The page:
African migrants facing deportation on Monday angrily accused Moroccan police of stealing from them, while Algeria rejected Morocco’s claims that it was using the immigration drama as a propaganda tool in their decades-long territorial dispute.
The 129 Cameroonians, some cursing and removing their shirts and shoes in protest, were flown to Cameroon’s southwestern port city of Douala from a military airport in Goulimine, 400 miles south of Morocco’s capital of Rabat.
Their flight was the last of seven that have deported 970 people from Goulimine in recent days. Nearly 1,600 migrants from sub-Saharan Africa were deported last week from the northeast city of Oujda, near the Algerian border.
Migrants habitually use this North African kingdom as a transit point while trying to reach two Spanish enclaves in the north that would give them a foothold in Europe. The mass deportations were in response to migrants storming across barbed-wire fences around the enclaves, Melilla and Ceuta, and a decision by Spain to return to Morocco those who managed to scale the barriers.
International battle over Western Sahara territory
The immigration crisis has provoked sharp exchanges between Morocco and Algeria, threatening to complicate long-standing international efforts to resolve a dispute over the Western Sahara territory. Algeria supports the Polisario Front’s struggle for the independence of the Western Sahara, which Morocco annexed in 1975.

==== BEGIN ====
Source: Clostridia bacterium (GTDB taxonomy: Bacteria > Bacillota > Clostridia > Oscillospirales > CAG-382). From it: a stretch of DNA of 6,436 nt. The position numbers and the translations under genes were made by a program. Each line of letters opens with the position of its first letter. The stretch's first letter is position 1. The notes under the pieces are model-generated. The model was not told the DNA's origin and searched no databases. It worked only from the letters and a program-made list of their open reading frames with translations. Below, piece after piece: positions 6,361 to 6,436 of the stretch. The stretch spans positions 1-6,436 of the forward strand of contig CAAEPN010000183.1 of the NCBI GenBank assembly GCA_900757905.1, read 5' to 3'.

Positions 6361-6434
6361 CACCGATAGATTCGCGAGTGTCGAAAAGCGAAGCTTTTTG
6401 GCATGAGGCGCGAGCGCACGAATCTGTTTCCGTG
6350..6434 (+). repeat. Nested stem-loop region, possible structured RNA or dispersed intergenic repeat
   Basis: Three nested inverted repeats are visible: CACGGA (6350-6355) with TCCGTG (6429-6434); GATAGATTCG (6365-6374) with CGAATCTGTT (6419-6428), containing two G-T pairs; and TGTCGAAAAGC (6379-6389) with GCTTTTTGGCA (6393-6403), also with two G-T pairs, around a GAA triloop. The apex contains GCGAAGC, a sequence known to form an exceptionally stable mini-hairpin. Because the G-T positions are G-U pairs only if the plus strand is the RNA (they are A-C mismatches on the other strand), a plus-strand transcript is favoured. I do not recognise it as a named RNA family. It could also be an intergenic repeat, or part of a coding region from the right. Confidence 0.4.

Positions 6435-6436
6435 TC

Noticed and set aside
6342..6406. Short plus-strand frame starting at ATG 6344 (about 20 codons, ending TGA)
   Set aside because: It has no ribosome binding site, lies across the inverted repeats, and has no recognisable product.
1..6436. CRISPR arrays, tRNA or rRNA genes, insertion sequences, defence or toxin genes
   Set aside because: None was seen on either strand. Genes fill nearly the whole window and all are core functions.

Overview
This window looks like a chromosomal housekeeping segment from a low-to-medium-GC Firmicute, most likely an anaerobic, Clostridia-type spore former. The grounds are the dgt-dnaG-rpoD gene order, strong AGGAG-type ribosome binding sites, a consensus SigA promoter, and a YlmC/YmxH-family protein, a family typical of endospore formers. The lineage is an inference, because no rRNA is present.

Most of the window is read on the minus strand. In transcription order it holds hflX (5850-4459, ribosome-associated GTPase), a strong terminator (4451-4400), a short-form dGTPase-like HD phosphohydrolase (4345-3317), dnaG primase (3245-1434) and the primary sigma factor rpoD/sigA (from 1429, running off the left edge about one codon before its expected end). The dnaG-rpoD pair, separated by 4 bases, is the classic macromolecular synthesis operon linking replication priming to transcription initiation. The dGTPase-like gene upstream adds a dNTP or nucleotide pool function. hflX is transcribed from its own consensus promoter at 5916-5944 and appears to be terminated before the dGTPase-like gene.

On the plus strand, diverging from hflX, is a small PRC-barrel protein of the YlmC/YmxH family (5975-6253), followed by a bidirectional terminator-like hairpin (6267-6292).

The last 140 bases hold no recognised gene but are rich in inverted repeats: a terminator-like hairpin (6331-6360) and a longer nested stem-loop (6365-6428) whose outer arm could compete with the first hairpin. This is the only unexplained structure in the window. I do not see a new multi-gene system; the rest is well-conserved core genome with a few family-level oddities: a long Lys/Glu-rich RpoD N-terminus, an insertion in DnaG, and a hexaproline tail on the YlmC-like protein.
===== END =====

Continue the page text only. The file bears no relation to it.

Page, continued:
The Polisario has accused Morocco of abandoning African migrants in the Western Sahara — allegations that Moroccan Prime Minister Driss Jettou claimed were invented by Algeria as a “propaganda tool.”
Algeria’s Foreign Ministry lashed back Monday, calling the Moroccan leader’s claims “fallacious and outrageous” and “deplorable escalation of malicious and defamatory words against Algeria.” The ministry said Morocco, not Algeria, was making an “inappropriate and unjustified mixture” of the immigration problem and the Western Sahara dispute.
Migrants, too, had angry words for Morocco.
“I don’t have any money! Why did the Moroccan authorities take our money?” Herve Zamba Achry, 26, shouted from a bus. He took off his shirt and shoes in protest.
“We didn’t sign a (release) form” and the deportations were not voluntary, he added.
One deportee complained of losing two cell phones to authorities. Another spit as he climbed aboard a bus.
Morocco has been negotiating with more than a dozen countries to get them to take back their citizens. Most of those deported so far come from Senegal and Mali.
‘Voluntary departures,’ governor says
“Everyone says what he thinks, but I assure you that the majority want to return” home, said Mugnol Amoungam, first secretary of the Cameroon Embassy.
Ahmed Himdi, governor of the Goulimine region, dismissed claims that police stole money from the migrants.
“I certainly deny it,” he said. “These were voluntary departures.... We’ve conducted them based on humanitarian principles. We are treating them with the utmost dignity.”
It was not clear how many more people Morocco would be deporting.
Officials said 206 other Africans of more than a dozen nationalities remained in the Goulimine area.
Himdi noted that Morocco undertook the deportations alone even though it has said that the problem of migrants is an international issue that requires broad participation to solve, including from the European Union.
Morocco has singled out Algeria for particular complaint, alleging that the country has done nothing to stop migrants from crossing into Morocco and has even allowed them to set up camps on the border.